An update from the birdtable

It won’t have escaped your attention – at least if you follow me on Twitter – that, just over a month ago now, myself and my partner erected a new feeding station in the front ‘garden’ of his home in the centre of Heaton, Newcastle. Big woop, you might say; though please bare in mind that this is not exactly your typical garden. Rather a 2x2m stretch of cold, grey concrete boasting one measly shrub, positioned right next to a busy road and, worse still, outside and adjacent the front doors of multiple student abodes. Indeed, before this, we were yet to see a bird in the garden. Not a single one. Little wonder really given the constant noise and clamour.

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It’s not much, really…

Well, after kitting out the towering stand of cast iron with myriad tasty morsels ranging from sunflower hearts and peanuts, to suet balls and mealworms, I have been watching the proceedings daily – spurred on by claims on social media that, no matter the location, if you provide, they will come. Something that now, after countless vigils, I know to be true.

Sure, given our location we were never going to attract the sweeping accumulations of your typical, rural garden; though what I have observed thus far has been promising. A pair of Dunnocks were first to arrive, now present daily and looking as if they are nesting in the lonely Privet pictured above. House Sparrows came next, and though their visits to date have been fleeting, they are growing in regularity – with the same being said for the Blackbirds and Blue Tits sporadically gracing us with there presence. Singles of Goldfinch and Magpie and a pair of gluttonous Woodpiegons complete the set.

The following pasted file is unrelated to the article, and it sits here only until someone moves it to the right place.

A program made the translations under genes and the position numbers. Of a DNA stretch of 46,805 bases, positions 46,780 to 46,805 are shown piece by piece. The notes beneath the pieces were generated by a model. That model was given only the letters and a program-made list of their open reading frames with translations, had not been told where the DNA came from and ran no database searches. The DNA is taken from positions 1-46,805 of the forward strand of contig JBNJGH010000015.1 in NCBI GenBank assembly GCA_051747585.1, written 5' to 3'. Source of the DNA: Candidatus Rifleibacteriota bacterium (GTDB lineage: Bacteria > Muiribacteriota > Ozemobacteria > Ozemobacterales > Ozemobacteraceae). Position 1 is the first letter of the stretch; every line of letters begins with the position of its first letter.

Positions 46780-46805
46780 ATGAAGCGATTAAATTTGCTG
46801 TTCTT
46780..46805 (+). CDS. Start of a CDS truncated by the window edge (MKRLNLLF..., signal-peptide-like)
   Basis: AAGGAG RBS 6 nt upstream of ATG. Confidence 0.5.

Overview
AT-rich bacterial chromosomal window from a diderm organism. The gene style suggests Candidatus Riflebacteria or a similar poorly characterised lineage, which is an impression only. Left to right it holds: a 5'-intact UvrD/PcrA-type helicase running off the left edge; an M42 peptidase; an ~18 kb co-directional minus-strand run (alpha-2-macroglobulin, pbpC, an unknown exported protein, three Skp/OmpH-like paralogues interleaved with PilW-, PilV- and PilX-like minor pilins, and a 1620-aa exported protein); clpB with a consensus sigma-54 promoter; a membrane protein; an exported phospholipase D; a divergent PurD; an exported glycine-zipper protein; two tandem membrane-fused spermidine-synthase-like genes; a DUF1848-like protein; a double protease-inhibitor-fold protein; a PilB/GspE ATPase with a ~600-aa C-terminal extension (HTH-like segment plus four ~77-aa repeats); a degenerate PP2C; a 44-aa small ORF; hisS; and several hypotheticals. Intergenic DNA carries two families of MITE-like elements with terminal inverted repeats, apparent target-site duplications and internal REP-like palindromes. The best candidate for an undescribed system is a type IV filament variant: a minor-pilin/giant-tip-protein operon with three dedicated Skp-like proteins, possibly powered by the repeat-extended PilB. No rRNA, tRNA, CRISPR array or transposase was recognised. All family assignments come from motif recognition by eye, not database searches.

Now, these scant avian visitors may do little to excite readers of this blog: those accustomed to busy feeders and great gatherings of scarce or appealing species in their gardens. To me, however, they represent a victory. A little slice of the natural world right in the heart of the city that can be enjoyed daily – though most often with a coffee in the early morning.

I wonder what will arrive next? My money is on a Robin, or perhaps a Starling; though I did observe a Collared Dove inspecting matters from a neighbours roof yesterday…

Pigeon and Pie – our two visiting Woodpigeons

Categories: NatureTags: , , , , , ,

James Common

Wildlife conservationist and nature writer from North-East England. My blog, Common By Nature, is maintained as an outlet for opinion and personal musings associated with the natural world, and as a journal detailing my exploits in the great outdoors.

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